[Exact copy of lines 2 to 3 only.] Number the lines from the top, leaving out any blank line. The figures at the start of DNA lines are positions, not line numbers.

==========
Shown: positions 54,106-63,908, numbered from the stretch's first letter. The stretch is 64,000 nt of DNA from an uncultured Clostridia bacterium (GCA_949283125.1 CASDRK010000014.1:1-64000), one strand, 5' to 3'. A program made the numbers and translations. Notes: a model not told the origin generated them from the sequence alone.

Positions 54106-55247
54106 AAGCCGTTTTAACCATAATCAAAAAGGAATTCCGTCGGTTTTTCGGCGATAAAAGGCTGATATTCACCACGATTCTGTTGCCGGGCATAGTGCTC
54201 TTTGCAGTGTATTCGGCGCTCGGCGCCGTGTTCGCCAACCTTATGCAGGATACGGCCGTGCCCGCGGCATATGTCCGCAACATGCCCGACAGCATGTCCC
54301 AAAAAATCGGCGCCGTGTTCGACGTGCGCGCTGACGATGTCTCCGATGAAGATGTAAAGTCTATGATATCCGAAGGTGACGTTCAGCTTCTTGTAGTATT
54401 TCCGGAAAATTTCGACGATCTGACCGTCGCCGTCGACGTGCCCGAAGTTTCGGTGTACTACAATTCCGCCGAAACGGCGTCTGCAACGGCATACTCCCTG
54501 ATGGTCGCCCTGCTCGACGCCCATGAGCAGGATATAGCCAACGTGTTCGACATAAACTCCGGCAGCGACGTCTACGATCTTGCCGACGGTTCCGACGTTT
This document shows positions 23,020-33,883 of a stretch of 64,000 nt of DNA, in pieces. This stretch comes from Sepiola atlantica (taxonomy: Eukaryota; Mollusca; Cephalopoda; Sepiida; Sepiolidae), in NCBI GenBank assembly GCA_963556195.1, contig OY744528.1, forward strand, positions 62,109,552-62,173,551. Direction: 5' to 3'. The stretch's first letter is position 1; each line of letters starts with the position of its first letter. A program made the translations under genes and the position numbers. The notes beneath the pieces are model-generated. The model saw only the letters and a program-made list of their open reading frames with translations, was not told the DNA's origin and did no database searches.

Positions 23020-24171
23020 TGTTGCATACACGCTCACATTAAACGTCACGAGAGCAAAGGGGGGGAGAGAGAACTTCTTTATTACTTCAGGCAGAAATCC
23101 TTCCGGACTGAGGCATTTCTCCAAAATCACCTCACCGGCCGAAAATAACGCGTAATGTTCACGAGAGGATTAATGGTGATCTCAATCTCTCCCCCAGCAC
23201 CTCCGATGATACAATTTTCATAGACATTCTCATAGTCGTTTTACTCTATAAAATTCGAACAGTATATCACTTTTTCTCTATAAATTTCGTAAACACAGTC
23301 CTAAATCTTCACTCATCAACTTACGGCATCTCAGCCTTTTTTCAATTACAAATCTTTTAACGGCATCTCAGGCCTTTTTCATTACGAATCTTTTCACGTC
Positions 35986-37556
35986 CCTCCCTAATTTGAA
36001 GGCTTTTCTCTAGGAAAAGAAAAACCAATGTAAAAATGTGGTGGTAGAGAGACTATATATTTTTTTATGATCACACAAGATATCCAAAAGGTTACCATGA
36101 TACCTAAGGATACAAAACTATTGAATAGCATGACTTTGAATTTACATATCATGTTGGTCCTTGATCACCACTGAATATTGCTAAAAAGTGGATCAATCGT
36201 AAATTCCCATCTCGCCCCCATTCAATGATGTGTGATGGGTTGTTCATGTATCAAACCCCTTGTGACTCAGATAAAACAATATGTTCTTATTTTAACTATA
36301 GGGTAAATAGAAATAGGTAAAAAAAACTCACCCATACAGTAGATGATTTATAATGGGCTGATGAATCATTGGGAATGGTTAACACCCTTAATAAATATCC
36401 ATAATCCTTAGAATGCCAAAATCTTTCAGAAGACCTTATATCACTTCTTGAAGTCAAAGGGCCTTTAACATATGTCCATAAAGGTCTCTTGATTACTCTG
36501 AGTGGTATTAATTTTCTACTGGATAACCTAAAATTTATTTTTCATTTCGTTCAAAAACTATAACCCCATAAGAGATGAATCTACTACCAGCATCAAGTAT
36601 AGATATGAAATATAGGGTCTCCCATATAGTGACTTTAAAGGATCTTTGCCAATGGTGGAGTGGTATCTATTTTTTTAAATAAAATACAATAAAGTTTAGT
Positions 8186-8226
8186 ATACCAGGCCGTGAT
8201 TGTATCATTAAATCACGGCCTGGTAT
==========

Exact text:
Positions 54106-55247
54106 AAGCCGTTTTAACCATAATCAAAAAGGAATTCCGTCGGTTTTTCGGCGATAAAAGGCTGATATTCACCACGATTCTGTTGCCGGGCATAGTGCTC